More than 60 rural hospitals closed in the last five years—more than double the number of rural hospital closures that occurred in the prior five years, according to a new federal report.
Among hospitals most likely to close? An analysis (PDF) from the Government Accountability Office looking at the years between 2013 and 2017 shows rural hospital closures disproportionately occurred in the South and among for-profit hospitals.
The closures were also more likely to occur among hospitals that received the Medicare-dependent hospital payment designation, one of the special Medicare payment designations for rural hospitals.
Although rural hospital closures are not a new phenomenon, the report says, the number of closures is a point of concern because it represents about 3% of all rural hospitals in that time period between 2013 and 2017.
The report also found:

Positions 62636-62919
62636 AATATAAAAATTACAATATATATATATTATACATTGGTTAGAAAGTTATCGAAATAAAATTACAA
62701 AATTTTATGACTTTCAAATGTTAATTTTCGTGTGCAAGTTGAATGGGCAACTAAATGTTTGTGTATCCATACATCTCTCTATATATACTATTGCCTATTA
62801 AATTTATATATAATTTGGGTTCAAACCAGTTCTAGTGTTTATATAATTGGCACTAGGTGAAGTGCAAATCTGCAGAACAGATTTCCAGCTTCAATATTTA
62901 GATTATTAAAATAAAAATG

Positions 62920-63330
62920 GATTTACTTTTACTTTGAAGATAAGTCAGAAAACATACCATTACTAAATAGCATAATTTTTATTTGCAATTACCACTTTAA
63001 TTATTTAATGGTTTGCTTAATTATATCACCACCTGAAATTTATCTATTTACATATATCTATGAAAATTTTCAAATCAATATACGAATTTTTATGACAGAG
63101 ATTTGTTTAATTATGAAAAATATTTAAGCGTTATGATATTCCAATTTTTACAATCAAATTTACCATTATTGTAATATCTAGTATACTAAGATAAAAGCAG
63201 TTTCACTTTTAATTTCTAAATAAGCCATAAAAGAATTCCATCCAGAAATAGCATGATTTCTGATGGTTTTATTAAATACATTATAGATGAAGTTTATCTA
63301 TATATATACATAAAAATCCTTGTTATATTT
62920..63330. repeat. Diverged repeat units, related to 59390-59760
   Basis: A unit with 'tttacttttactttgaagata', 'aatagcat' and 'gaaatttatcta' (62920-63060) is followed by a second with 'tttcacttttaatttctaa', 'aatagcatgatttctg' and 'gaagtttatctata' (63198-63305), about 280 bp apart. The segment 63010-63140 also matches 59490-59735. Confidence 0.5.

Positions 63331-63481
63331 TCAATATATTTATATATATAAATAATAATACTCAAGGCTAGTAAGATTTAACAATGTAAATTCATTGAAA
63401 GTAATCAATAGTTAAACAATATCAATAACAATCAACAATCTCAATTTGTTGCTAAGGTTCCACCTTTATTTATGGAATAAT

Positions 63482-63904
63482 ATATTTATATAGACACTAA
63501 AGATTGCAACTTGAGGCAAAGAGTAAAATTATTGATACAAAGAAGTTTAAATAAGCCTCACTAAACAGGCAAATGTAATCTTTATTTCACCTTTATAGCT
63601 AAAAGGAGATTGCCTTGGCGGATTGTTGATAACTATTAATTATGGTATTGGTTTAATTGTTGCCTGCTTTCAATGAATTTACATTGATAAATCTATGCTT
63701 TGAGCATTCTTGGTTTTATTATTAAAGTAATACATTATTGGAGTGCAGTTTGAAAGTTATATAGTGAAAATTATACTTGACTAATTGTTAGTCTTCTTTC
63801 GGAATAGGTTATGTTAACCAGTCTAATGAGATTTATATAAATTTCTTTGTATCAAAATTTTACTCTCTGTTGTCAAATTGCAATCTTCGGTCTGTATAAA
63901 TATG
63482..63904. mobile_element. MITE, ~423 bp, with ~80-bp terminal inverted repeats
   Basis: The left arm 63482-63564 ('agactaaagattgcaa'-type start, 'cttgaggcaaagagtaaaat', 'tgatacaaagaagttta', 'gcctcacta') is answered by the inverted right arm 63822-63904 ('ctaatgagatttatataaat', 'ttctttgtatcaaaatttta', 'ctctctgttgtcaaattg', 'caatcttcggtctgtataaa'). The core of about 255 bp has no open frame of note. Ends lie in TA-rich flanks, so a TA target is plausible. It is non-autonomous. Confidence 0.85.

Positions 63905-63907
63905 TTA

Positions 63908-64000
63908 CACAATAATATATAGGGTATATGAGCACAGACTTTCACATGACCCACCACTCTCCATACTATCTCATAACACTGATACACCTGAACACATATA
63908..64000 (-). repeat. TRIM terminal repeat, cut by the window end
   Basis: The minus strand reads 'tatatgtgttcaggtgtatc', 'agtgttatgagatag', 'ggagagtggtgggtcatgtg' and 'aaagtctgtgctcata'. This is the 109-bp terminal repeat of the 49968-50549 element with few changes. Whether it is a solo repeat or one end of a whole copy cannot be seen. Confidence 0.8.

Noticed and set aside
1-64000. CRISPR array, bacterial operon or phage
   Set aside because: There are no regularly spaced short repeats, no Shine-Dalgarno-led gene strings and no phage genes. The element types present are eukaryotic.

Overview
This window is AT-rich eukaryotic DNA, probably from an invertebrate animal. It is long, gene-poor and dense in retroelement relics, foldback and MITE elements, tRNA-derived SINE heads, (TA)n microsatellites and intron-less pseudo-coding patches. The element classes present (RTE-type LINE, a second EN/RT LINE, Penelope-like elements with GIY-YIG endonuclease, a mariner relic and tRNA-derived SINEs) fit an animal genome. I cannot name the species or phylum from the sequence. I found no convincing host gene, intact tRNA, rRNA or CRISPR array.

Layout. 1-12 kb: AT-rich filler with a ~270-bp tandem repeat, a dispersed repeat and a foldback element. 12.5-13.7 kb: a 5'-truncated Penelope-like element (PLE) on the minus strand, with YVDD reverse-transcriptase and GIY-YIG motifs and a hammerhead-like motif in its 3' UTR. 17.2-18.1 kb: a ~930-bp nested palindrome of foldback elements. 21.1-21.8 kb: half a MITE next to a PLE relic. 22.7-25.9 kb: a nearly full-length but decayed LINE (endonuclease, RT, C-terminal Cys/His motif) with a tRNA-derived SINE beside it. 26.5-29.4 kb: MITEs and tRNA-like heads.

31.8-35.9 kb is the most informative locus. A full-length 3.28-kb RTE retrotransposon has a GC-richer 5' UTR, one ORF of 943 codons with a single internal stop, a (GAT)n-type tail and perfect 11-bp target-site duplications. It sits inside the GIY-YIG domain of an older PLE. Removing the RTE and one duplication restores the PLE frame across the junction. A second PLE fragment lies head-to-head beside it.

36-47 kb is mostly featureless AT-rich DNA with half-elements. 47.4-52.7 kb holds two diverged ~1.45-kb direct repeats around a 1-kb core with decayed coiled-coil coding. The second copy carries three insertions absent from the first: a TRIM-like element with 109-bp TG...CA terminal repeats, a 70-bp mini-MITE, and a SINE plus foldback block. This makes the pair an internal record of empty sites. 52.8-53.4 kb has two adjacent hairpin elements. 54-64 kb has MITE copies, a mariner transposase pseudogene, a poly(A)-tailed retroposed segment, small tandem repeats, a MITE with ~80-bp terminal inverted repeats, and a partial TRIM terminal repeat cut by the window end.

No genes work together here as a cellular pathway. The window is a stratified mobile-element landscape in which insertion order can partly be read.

- They were generally not a total surprise. Rural hospitals that closed typically had negative margins that made it difficult to cover their fixed costs, the report said.
- Problems were generally compounded by another factor. The report said hospitals that closed had seen financial distress exacerbated in recent years by multiple factors, including the decrease in patients seeking inpatient care and across-the-board Medicare payment reductions. (The report found rural hospitals located in states that increased Medicaid eligibility and enrollment experienced fewer closures.)
- Size mattered. Rural hospitals with between 26 and 49 inpatient beds accounted for a disproportionate number of closures, while critical access hospitals with 25 acute inpatient beds or less and make up a majority of the rural hospitals, but were less likely than other rural hospitals to close.
- Cuts in Medicare funds were a factor. The report cited drops in Medicare reimbursements due to 2% across-the-board cuts under sequestration as well as reductions in Medicare bad debt payments beginning in fiscal year 2013.
Finally, the report found there was simply increased competition for a shrinking rural population, part of the reason for a drop in patients seeking inpatient care.
But they also pointed to new approaches in rural health care delivery and payment to value instead of volume under CMS’ Center for Medicare & Medicaid Innovation. That shift to outpatient care has begun affecting hospitals' bottom line, the report noted.